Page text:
- What is migration?
- What types of data migration are there?
- 4 reasons why companies need to migrate data
- Top data migration challenges
- Tactics to reduce the risks of migration
- What do you do when migration is inevitable? Involve professionals!
Accurate, timely, and complete data integration is extremely important for just about every function of an organization. Digital disruption can affect all departments when companies adopt new technologies, processes, applications, equipment, data, and infrastructure. These upgrades are often necessary though to facilitate customer engagement, stay innovative with new products and services, and adopt new business methods.
Whenever new technologies, infrastructure, equipment, and applications are implemented at a company, existing data must be integrated into the new IT environment in order to get a seamless operating system and create smooth business processes. This is often a challenging process.
What is migration?
Data migration is more complicated than it sounds, but understanding the process makes it possible for you to plan your system infrastructure in a way that will help you avoid having to move large amounts of data at a later date If you do need to migrate data to a new system though, this article will show you how to do it with minimal issues.
Let’s start with a definition: migration is the relocation of systems and data. Data migration consists of transferring data from a source system to a destination without affecting operations.
Transporting the data between computers, storage devices, or into new formats, is often performed using special software or scripts like Azure data migration tools or the AWS database migration service for database migration. However, you should consider all possible pitfalls and be sure you have prepared properly for a smooth and successful transfer before you start the data migration process.
What types of data migration are there?
There are four main types of data migration, each of which requires a clear and defined migration plan and validation after implementation.
- Storage migration involves transferring business data from one storage medium to another, for example, from hard drives to a cloud. This type of migration is common when new technology becomes available which is more efficient and cost-effective for a company.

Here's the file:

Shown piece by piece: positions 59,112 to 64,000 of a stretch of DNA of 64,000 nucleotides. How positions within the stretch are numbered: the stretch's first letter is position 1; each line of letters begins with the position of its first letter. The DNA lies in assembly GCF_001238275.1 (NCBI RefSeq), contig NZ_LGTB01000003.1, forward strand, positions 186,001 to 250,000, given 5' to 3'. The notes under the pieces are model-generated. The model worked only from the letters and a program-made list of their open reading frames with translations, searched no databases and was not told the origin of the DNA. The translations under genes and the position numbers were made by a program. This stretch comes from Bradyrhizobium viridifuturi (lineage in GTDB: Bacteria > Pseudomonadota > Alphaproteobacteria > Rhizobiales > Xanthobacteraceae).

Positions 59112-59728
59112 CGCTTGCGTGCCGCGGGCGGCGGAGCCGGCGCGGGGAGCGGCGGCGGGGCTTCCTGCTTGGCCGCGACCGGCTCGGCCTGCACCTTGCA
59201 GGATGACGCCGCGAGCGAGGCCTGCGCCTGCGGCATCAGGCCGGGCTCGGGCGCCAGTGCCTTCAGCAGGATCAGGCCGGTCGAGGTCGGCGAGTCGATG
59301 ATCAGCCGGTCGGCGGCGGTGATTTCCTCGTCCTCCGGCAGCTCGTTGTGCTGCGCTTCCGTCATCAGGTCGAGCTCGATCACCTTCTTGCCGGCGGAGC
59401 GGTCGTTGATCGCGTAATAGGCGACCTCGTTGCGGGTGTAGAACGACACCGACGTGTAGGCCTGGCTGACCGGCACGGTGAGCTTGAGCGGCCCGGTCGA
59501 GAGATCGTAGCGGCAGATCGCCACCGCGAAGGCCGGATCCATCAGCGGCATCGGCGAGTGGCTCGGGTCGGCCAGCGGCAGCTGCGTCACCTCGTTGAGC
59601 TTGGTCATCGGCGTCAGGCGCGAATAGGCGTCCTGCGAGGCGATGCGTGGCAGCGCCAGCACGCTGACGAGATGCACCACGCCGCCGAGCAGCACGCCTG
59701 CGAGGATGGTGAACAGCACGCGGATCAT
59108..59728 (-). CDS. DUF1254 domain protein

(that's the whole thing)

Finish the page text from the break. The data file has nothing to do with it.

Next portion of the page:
- Database migration (or data center migration) is also often caused by technology shifts, software upgrades, or switching from one vendor or platform to a new one. Many companies these days have moved their databases to a cloud server since this cloud migration strategy provides them with more opportunities for safe data access from anywhere.
- Application migration (software migration) also happens when switching vendors or platforms provides more efficient and cost-saving solutions. The important thing to keep in mind when migrating applications, is that a company must ensure the data formats are compatible.
- Business process migration (system migration) is often caused by company mergers, business optimizations, and reorganizations where a new or reorganized business needs an effective system to handle all of its information about customers, products, and operations.
4 reasons why companies need to migrate data
The business environment changes rapidly as technologies that support various business processes become available. It is a bidirectional evolution – businesses need to trigger technology evolution, and technological leaps provide new opportunities for businesses.
Companies often outgrow their existing data solutions, or new business goals generate the need for a new specific data solution. Here are a few of the most popular reasons for data migration:
- Cost reduction – is the most common reason for data migration.
- Capability enhancement – is the ability to do something with a new environment or technology that you cannot do with an older environment or legacy technology because it is too costly or difficult.
- Paradigm shift – is when a new solution fits the long-term vision of the organization.
- Disappointment with a current service – includes bad customer support, unstable delivery, and other things that can disappoint you about a service provider.
Top data migration challenges
Data migration is a big undertaking and it involves a great deal of planning, effort, and resources. Moving data can be challenging, but you can avoid pain points and better prepare for the migration process if you know how common data migration problems occur.
- Confusion and/or lack of involvement from management can be a significant problem as smooth data migration requires collaboration and participation from employees across the organization in order to ensure a successful outcome. Modern technology transfers are complex processes, so a detailed and well-thought-out plan is the backbone that supports everything. To have a successful migration you must take an inventory of systems and data, estimate the time and effort it will take to relocate them, and identify what resources will be needed in the target environment.